This event, which took place via social media and then in the social spaces of the gallery and park, produced a rich collection of words drawn from specialist and non-specialist alike. Among many other words, the word scildweall (shield-wall) was painted on the gallery wall, as was treow (tree, also truth) with an illuminated capital "T." There was a particularly large group of words written near the ground at child's height, words that captured a child's imagination like wyrm (dragon/snake/worm) and wyrd (fate). Some of the children signed their names or painted smiley faces beside their work. Norse futhark (runes) made an appearance, as did a stick-figure illustration of a battle, an exclamation mark, and some hash-tags. One woman wanted to know what the word for "warrior-queen" would be, and because none of the students and staff could provide an answer, the students made up a Old English cognate for her to use, cempacwen (literally "warrior-queen," but not actually found in Old English). A little girl painted her name on the wall—Teagan—and taught the students a new word. Although previously unknown to the students, teagan is Old English for "to dress" or "to prepare."

Figure 1. (Roll over to enlarge.) The "wordhord" at Furtherfield, Finsbury Park. November 2013. Photograph by Hana Videen.

Not long after Disclosure, Hana Videen decided to tweet an Old English word of the day. The Twitter account "Old English Wordhord" (@OEWordhord) now has over 13,000 followers and an accompanying blog and Facebook page. These adaptations of the wordhord promote the history of the English language through daily posts of Old English words and definitions, often illustrated by complementary—and sometimes comedic—medieval manuscript images. The blog ( archives and catalogues the project. People respond to tweets and posts regularly. Sometimes they want to know the meaning of a particular Old English word, other times they note the similarity of Old English words to modern words in Dutch or German. Sometimes people make jokes about words or talk about how great it would be certain words were still used today—words like offrung-spic (sacrificial bacon) and gebêorscipe (beer-ship, like a fellowship but with beer).

There have been other adaptations of the wordhord, too, one for the "Midsummer Water Day" in June 2014, and another at the University of Southampton in the autumn of the same year. Catherine Clarke invited the wordhord to Southampton for her "Old English Flashmob," an all-day event to promote her new first-year module, "Multimedia Old English: Song, Skin and Cyberspace." Francesca Allfrey, Hana Videen and Victoria Walker travelled to Southampton to work with Clarke. Before then, however, the "Midsummer Water Day" on 29 June 2014 offered a further opportunity to develop ideas from the Colm Cille project.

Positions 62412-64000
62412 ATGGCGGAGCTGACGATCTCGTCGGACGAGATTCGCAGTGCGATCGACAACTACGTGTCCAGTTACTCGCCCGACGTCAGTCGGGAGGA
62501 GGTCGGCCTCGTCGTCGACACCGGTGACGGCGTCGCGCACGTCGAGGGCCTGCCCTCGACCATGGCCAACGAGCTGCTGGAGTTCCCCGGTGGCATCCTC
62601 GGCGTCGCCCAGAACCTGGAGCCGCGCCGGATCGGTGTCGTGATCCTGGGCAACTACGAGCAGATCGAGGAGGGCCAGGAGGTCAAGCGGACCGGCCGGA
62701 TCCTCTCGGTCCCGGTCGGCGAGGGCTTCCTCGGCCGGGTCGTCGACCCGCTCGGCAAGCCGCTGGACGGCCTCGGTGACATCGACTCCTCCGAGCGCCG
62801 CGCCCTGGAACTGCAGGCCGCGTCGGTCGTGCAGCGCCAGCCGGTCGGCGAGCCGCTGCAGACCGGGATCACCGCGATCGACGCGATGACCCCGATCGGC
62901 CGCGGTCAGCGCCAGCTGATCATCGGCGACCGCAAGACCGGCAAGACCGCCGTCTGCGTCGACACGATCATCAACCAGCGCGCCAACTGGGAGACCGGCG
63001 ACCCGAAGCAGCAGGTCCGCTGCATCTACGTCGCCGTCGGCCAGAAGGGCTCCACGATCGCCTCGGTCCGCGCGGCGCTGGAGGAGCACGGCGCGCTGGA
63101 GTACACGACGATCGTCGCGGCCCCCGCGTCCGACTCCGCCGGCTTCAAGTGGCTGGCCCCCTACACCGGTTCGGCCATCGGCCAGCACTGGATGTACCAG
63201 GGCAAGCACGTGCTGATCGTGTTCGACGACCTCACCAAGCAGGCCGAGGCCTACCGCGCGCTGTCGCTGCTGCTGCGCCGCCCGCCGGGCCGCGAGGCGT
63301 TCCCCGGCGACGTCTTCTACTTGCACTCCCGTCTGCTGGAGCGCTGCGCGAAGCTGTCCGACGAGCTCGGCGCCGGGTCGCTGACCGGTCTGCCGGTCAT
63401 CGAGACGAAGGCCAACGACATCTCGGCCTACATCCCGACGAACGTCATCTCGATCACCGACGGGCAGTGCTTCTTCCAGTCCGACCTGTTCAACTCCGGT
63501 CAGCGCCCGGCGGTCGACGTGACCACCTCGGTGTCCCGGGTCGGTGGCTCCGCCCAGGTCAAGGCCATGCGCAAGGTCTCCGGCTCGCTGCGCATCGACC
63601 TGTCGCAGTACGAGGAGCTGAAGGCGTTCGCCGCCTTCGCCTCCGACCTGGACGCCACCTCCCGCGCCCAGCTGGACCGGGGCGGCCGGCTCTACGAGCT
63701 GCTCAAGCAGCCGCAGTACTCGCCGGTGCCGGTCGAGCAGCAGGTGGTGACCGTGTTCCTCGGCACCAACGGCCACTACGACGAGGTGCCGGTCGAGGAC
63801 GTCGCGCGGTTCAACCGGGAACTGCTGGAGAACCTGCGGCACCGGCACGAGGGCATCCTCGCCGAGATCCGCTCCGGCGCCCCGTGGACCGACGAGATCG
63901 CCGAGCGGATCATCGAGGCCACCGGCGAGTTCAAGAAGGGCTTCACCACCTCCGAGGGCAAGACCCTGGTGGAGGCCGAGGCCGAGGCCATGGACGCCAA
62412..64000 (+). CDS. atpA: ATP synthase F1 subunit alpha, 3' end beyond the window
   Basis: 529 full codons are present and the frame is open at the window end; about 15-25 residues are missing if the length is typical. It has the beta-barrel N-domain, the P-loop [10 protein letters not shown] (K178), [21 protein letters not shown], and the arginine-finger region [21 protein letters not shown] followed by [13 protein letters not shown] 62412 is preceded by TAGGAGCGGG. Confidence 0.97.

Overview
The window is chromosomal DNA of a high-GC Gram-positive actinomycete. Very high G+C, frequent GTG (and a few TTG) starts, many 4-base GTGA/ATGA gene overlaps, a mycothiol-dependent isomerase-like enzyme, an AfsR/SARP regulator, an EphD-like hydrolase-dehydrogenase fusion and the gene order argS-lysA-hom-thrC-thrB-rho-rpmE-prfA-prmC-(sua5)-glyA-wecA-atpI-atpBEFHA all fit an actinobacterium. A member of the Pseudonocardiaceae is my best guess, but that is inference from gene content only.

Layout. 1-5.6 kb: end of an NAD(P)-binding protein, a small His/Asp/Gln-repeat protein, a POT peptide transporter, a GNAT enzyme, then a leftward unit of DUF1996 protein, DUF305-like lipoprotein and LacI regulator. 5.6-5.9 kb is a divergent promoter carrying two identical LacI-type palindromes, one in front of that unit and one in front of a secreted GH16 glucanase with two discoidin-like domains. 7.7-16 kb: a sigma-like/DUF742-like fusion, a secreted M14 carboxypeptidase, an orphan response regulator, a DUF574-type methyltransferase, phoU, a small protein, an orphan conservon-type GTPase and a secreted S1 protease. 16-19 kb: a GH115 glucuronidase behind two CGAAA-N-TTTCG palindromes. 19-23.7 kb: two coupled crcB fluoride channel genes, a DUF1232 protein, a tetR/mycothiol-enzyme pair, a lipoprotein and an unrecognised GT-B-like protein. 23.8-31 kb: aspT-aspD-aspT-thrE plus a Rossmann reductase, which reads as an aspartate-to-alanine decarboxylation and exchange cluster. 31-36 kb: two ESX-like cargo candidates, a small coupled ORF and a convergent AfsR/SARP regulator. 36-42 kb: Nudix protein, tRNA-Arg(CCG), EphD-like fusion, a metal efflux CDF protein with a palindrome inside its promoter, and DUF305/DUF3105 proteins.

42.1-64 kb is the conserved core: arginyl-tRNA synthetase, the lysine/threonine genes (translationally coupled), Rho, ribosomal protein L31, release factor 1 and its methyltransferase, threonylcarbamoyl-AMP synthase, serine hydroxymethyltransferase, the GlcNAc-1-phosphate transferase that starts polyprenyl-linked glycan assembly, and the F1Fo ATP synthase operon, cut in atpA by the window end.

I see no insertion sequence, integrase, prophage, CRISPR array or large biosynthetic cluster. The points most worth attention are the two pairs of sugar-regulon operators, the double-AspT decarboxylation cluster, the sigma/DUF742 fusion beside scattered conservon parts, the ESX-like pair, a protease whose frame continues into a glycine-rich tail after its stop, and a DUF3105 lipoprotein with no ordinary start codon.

A Midsummer Water Day


Programmed as part of a series of public events organized by LIFT (London International Festival of Theatre), Somerset House, and King's Cultural Institute, the Midsummer Water Day offered the students another chance to develop the pedagogic tools and activities formulated during the Colm Cille project. Held on the 21 June 2015, the Midsummer Water Day was devised as an opportunity to bring together researchers from across King's College London to explore the biological and cultural meanings of water and how it signifies across different academic disciplines. It was staged to coincide with the installation of Amy Sharrocks' Museum of Water at Somerset House. The students brought together a range of activities including magnet poetry, Bosworth-Toller online stations, fill-in-the-images copies of the Junius Manuscript, and listening posts for the "Water Sound Hoard." Each activity was a way to teach something of Anglo-Saxon language and culture and to discover new research questions. Importantly, activities were not simply presented for visitors to find their own way through: conversation and exchange was absolutely central to the event.

Part of the day was approached as a live version of the Old English Wordhord project, with Hana Videen using the @OEWordhord account to collect donations of water-related words prior to the event. Over 50 donations came from scholars and enthusiasts from around the world, a testament to the liveliness of the community around @OEWordhord. On the day itself the students used the donated words to form a "magnet poetry" board.

Figure 2. (Roll over to enlarge.) Magnet poetry, Somerset House, June 2013. Photograph by Hana Videen.